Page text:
If you’ve noticed yourself feeling more fatigued, sluggish, numb, or even down since the election, you’re not alone.
For some people, it might come as a surprise that a period of time they associate with feelings of relief, hope, or even joy could also be a time when depression symptoms show up. But it actually makes a lot of sense when you consider one compelling theory for why we get depressed in the first place. 
Most people will probably experience depression at some point in their lives. It’s pretty much the common cold of mental illnesses. But unlike the common cold, which is caused by a pathogen that enters the body, depression is something the body does to itself. Given how destructive depression can be, and how it can disrupt just about every facet of human functioning, why would our brains be able to do this shitty thing to us?
Continue reading “Post-Election Depression is Coming, So Be Gentle With Yourself”
One year, eight months, and twenty-eight days ago I unraveled.
Six weeks post-op from my final surgery, I found out that cancer wasn’t quite done with us yet. My mom had it too.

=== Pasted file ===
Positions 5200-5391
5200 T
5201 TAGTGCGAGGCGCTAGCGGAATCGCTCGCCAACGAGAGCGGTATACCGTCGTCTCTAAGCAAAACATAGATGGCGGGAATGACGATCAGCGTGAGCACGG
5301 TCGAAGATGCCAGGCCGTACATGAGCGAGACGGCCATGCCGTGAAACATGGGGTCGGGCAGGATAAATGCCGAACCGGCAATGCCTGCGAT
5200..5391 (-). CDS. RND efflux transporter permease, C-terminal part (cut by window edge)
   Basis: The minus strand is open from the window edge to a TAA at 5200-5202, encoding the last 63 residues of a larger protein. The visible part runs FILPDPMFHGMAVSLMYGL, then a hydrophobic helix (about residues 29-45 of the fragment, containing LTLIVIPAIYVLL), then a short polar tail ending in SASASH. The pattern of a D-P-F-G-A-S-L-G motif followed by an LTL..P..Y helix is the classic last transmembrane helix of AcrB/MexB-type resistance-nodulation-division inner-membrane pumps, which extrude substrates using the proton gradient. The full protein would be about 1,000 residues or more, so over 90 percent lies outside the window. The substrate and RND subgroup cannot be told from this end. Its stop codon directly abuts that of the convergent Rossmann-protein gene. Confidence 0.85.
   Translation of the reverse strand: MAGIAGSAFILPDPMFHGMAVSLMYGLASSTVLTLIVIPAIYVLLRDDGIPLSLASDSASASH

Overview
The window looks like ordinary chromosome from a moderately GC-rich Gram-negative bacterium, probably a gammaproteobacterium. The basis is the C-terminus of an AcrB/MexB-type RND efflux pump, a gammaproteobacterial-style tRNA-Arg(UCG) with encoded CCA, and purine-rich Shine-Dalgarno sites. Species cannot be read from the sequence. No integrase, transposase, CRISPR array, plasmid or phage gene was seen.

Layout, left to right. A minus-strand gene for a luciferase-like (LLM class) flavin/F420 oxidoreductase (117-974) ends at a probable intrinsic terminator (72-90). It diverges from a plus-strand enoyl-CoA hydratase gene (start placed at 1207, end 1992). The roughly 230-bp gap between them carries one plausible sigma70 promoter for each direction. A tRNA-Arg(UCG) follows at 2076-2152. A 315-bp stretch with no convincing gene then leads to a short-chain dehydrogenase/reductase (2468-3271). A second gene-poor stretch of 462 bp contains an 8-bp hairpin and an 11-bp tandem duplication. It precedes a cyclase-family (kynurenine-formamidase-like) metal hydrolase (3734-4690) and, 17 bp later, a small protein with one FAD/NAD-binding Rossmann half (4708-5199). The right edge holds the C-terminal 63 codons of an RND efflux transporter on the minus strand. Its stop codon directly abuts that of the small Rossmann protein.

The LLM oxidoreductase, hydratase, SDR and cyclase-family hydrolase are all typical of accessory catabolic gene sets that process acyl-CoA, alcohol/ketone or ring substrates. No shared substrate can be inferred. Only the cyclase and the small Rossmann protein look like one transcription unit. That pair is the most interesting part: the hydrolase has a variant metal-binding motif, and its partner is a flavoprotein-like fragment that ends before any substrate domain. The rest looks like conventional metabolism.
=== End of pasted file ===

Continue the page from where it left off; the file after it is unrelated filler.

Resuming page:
I lost a lot of things that spring—my words, my composure, my pride, my sanity, my optimism, quite a few friends—but thankfully not my mom. Unlike my own cancer, there were no silver linings. I lost a lot but found nothing. I learned nothing, either, least of all how to live in a world without my mom in it. That lesson, I suppose, is for another day, a day I’ll try not to think about much until it comes.
I guess I did discover something about myself, though I’m not sure if I’d call it learning. I found a part of myself that words don’t touch, that speaks no language. Even my own possible death didn’t strike this part of me. But hers did.
Continue reading “One Year, Three Months, and Sixteen Days”
What are you feeling right now? Name it. Name them all–there are probably more than one or two.
A feeling is any word or phrase that can come after the words “I feel” without needing the words “like” or “that” to make it fit. I feel scared, I feel horrified, I feel jealous, I feel hopeful, I feel alone.
Imagine yourself sitting comfortably in a cozy room. Picture whatever makes a space feel safe and accessible to you. Maybe you’re on a beanbag chair, up against the back wall, and on the other side of the room from you is a door.
Imagine that each of the emotions you’re naming is walking through that door and sitting down in the room with you. They’re not coming to fight you, debate you, or do anything other than sit with you, but they all have something to say.
Continue reading “Seven Meditations for Moving Forward”